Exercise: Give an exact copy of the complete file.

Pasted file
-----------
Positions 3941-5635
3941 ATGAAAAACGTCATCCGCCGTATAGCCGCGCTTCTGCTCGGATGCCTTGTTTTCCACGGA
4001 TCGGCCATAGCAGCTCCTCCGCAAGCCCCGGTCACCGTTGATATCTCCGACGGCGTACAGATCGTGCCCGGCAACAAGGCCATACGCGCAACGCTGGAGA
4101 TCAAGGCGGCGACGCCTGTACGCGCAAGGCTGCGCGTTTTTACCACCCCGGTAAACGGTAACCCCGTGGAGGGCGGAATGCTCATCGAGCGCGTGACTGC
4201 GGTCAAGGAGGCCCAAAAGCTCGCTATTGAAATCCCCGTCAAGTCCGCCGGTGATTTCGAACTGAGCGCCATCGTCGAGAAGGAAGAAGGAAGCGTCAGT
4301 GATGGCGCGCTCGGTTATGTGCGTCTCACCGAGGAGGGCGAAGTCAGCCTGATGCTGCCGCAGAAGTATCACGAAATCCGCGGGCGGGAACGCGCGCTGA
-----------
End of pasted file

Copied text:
Positions 3941-5635
3941 ATGAAAAACGTCATCCGCCGTATAGCCGCGCTTCTGCTCGGATGCCTTGTTTTCCACGGA
4001 TCGGCCATAGCAGCTCCTCCGCAAGCCCCGGTCACCGTTGATATCTCCGACGGCGTACAGATCGTGCCCGGCAACAAGGCCATACGCGCAACGCTGGAGA
4101 TCAAGGCGGCGACGCCTGTACGCGCAAGGCTGCGCGTTTTTACCACCCCGGTAAACGGTAACCCCGTGGAGGGCGGAATGCTCATCGAGCGCGTGACTGC
4201 GGTCAAGGAGGCCCAAAAGCTCGCTATTGAAATCCCCGTCAAGTCCGCCGGTGATTTCGAACTGAGCGCCATCGTCGAGAAGGAAGAAGGAAGCGTCAGT
4301 GATGGCGCGCTCGGTTATGTGCGTCTCACCGAGGAGGGCGAAGTCAGCCTGATGCTGCCGCAGAAGTATCACGAAATCCGCGGGCGGGAACGCGCGCTGA